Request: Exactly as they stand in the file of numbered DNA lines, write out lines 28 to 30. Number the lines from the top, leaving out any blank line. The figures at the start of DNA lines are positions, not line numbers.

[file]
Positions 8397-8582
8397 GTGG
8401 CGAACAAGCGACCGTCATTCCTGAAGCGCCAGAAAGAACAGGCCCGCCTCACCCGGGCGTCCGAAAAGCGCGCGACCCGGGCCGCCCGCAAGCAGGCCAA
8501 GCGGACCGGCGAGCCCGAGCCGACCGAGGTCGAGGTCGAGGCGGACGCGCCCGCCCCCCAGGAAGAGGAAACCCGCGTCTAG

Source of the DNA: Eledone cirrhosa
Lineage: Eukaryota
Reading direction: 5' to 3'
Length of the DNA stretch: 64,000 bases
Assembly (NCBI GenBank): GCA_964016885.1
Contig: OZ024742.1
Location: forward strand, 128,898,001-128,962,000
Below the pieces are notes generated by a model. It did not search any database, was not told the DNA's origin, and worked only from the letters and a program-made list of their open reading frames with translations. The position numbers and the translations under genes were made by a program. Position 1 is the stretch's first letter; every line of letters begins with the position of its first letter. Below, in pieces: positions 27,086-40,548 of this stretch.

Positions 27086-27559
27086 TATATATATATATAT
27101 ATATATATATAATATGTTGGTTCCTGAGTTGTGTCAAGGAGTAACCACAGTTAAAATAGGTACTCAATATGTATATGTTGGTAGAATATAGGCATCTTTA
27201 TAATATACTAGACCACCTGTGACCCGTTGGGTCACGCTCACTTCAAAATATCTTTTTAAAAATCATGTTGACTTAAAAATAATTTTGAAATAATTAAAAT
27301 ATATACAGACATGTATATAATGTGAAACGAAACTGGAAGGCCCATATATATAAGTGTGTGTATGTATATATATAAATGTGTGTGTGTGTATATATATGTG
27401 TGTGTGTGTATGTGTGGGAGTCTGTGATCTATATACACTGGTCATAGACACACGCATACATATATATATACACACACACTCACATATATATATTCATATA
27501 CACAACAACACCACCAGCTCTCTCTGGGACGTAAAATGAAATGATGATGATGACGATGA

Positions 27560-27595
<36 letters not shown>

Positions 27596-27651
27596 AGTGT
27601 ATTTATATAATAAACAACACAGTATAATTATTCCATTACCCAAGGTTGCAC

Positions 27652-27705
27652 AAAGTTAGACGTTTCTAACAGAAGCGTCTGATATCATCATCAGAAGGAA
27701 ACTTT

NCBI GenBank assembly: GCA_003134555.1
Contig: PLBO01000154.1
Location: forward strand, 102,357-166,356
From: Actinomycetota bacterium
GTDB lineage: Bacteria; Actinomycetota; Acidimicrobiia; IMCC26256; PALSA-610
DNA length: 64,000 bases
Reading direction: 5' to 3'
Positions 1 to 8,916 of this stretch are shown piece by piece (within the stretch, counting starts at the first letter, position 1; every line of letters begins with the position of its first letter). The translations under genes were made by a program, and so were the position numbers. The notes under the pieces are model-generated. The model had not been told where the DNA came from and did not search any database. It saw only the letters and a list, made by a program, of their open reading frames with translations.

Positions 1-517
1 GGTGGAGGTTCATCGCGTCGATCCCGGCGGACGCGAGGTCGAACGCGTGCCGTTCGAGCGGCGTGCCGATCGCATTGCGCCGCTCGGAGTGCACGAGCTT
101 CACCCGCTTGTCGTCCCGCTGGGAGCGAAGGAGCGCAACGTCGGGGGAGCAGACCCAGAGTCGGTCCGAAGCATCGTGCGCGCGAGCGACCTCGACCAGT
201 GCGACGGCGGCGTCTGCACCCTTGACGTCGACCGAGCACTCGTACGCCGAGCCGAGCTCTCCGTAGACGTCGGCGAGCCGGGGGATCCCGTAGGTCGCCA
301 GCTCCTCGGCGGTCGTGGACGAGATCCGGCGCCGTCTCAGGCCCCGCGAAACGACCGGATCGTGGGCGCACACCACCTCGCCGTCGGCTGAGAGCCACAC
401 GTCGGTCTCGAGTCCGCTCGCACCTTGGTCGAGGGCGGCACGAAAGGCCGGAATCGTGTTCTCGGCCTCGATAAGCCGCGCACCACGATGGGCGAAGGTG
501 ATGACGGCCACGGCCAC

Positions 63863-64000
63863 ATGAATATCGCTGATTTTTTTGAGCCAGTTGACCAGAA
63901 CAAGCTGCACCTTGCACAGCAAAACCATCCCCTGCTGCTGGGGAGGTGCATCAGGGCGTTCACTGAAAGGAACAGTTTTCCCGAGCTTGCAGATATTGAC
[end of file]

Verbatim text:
NCBI GenBank assembly: GCA_003134555.1
Contig: PLBO01000154.1
Location: forward strand, 102,357-166,356